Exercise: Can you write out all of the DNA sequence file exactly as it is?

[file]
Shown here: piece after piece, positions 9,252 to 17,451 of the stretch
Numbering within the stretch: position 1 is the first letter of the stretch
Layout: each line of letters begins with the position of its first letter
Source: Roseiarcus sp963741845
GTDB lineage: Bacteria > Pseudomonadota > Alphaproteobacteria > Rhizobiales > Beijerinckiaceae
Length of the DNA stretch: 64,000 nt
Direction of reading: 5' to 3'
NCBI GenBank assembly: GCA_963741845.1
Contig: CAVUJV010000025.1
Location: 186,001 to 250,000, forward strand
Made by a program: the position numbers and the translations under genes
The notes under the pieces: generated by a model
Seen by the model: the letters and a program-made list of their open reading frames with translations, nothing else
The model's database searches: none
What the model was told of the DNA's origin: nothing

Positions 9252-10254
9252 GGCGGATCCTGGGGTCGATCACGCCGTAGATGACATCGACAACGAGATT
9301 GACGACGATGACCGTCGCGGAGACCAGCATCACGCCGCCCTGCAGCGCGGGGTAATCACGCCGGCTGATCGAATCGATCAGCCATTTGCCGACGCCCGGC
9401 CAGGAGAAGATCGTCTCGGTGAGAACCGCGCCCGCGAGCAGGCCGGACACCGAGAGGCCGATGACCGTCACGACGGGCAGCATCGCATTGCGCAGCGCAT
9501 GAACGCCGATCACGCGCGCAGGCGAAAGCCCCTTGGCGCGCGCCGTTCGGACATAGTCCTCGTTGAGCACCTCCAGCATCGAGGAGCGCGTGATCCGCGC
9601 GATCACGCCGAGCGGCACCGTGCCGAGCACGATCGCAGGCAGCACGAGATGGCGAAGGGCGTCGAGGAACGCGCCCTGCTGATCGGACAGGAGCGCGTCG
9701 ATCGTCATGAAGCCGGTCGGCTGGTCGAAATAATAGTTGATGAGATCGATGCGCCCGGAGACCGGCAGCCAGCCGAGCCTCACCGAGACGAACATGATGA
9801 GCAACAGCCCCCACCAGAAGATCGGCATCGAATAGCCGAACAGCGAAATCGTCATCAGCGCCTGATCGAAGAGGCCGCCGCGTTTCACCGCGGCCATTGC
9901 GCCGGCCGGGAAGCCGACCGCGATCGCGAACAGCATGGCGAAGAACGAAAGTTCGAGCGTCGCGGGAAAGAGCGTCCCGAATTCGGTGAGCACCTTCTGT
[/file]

Shown here: piece after piece, positions 9,252 to 17,451 of the stretch
Numbering within the stretch: position 1 is the first letter of the stretch
Layout: each line of letters begins with the position of its first letter
Source: Roseiarcus sp963741845
GTDB lineage: Bacteria > Pseudomonadota > Alphaproteobacteria > Rhizobiales > Beijerinckiaceae
Length of the DNA stretch: 64,000 nt
Direction of reading: 5' to 3'
NCBI GenBank assembly: GCA_963741845.1
Contig: CAVUJV010000025.1
Location: 186,001 to 250,000, forward strand
Made by a program: the position numbers and the translations under genes
The notes under the pieces: generated by a model
Seen by the model: the letters and a program-made list of their open reading frames with translations, nothing else
The model's database searches: none
What the model was told of the DNA's origin: nothing

Positions 9252-10254
9252 GGCGGATCCTGGGGTCGATCACGCCGTAGATGACATCGACAACGAGATT
9301 GACGACGATGACCGTCGCGGAGACCAGCATCACGCCGCCCTGCAGCGCGGGGTAATCACGCCGGCTGATCGAATCGATCAGCCATTTGCCGACGCCCGGC
9401 CAGGAGAAGATCGTCTCGGTGAGAACCGCGCCCGCGAGCAGGCCGGACACCGAGAGGCCGATGACCGTCACGACGGGCAGCATCGCATTGCGCAGCGCAT
9501 GAACGCCGATCACGCGCGCAGGCGAAAGCCCCTTGGCGCGCGCCGTTCGGACATAGTCCTCGTTGAGCACCTCCAGCATCGAGGAGCGCGTGATCCGCGC
9601 GATCACGCCGAGCGGCACCGTGCCGAGCACGATCGCAGGCAGCACGAGATGGCGAAGGGCGTCGAGGAACGCGCCCTGCTGATCGGACAGGAGCGCGTCG
9701 ATCGTCATGAAGCCGGTCGGCTGGTCGAAATAATAGTTGATGAGATCGATGCGCCCGGAGACCGGCAGCCAGCCGAGCCTCACCGAGACGAACATGATGA
9801 GCAACAGCCCCCACCAGAAGATCGGCATCGAATAGCCGAACAGCGAAATCGTCATCAGCGCCTGATCGAAGAGGCCGCCGCGTTTCACCGCGGCCATTGC
9901 GCCGGCCGGGAAGCCGACCGCGATCGCGAACAGCATGGCGAAGAACGAAAGTTCGAGCGTCGCGGGAAAGAGCGTCCCGAATTCGGTGAGCACCTTCTGT